How the Newtown School Shooting Altered the Marketing and Publicity for "Kick-Ass 2"
Following the December massacre in Newtown, Connecticut—in which 20 schoolchildren were gunned down at Sandy Hook Elementary—there were a lot of well-intentioned but shallow efforts by the entertainment industry to strike a chord of sensitivity. As everybody knows, violent movies mean big bucks for major movie studios. But in the wake of widely publicized tragedies, Hollywood stars and executives generally don't want to be seen as callous.
After Newtown, the LA premiere of Quentin Tarantino's brutally violent Django Unchained was canceled, and Django star Jamie Foxx even cautioned against gratuitous violence in cinema. On television, the debut of reality TV special Best Funeral Ever was postponed, and Ted Nugent's celebration of gun culture was nixed from the Discovery Channel. And on commercial radio, Foster the People's "Pumped Up Kicks" and Ke$ha's "Die Young" received substantially reduced airplay, due to lyrics involving children and death. It's the standard outpouring of PR gestures, however meaningless they turn out to be.
One entertainer, however, took things further than a simple one-off gesture. Actor Jim Carrey saw this as his cue to wage an offensive on gun culture in America. In February, Carrey tweeted that anyone "who would run out to buy an assault rifle after the Newtown massacre has very little left in their body or soul worth protecting." In March, he starred in a somewhat controversial Funny or Die music video that was harshly critical of gun owners and actor and NRA president Charlton Heston. He remained vocal on the matter, and in June he announced that he would not be promoting his next movie: the bullets-and-blood-filled superhero movie Kick-Ass 2, the sequel to the critically acclaimed 2010 Kick-Ass. "I did Kickass a month [before] Sandy Hook and now in all good conscience I cannot support that level of violence," the actor wrote. "[M]y apologies to others involve[d] with the film. I am not ashamed of it but recent events have caused a change in my heart."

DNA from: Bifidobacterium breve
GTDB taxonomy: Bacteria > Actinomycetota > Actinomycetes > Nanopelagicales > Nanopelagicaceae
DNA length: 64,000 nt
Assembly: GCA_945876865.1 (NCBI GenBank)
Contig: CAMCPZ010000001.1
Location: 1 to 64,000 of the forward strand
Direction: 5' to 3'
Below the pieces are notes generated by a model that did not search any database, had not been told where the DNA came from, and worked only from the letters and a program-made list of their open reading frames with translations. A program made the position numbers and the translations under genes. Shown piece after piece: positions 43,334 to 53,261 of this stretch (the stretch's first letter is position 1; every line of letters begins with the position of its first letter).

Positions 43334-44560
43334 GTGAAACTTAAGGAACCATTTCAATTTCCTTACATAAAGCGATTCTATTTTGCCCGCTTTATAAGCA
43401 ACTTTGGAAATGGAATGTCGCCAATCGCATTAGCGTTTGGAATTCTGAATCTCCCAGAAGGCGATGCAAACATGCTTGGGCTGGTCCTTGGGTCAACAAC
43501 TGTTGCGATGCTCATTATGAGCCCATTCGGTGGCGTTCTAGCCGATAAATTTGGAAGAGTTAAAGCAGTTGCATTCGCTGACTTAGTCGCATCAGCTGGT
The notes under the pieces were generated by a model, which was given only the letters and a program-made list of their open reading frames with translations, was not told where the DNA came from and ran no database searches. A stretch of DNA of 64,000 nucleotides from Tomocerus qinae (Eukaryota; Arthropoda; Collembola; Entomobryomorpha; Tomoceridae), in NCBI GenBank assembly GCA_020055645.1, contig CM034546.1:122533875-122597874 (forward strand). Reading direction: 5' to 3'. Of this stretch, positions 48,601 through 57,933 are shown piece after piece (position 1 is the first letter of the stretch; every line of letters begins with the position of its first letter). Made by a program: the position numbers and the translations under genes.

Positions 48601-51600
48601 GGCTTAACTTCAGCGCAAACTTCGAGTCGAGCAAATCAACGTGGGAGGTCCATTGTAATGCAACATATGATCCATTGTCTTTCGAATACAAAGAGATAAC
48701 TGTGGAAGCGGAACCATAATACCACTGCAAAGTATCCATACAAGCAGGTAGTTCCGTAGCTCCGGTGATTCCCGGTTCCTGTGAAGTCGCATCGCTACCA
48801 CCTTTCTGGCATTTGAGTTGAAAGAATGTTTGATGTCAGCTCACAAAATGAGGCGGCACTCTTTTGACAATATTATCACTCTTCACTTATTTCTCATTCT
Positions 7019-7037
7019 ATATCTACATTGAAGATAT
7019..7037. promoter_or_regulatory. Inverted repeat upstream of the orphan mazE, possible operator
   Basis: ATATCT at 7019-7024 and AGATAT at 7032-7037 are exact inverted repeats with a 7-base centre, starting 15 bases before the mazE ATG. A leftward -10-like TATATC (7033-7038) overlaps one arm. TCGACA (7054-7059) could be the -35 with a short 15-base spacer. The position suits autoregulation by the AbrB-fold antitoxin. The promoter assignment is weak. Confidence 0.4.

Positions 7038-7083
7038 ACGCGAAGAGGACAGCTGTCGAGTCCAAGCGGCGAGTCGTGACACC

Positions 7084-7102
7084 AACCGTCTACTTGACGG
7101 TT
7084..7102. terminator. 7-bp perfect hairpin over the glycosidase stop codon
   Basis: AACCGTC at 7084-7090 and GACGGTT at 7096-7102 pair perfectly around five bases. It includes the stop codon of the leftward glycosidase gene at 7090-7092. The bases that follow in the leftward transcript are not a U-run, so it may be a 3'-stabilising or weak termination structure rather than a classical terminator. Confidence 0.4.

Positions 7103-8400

In the film, Carrey plays Colonel Stars and Stripes, a former mob enforcer who became a born-again Christian/tough-as-nails vigilante hero. "Family living in the street deserves a hot meal; inebriated college girl deserves to make it home safe at night," the Colonel tells his crew of superheroes, reminding them why they do what they do. Although the Colonel enacts brutal justice against human traffickers and murderers, he maintains a personal policy of not firing guns. (That fact was actually one of the things that initially intrigued Carrey about the role.)
But yes, the movie is very violent, and those offended by gratuitous cop-killing will probably get turned off by the film's gratuitous cop-killing.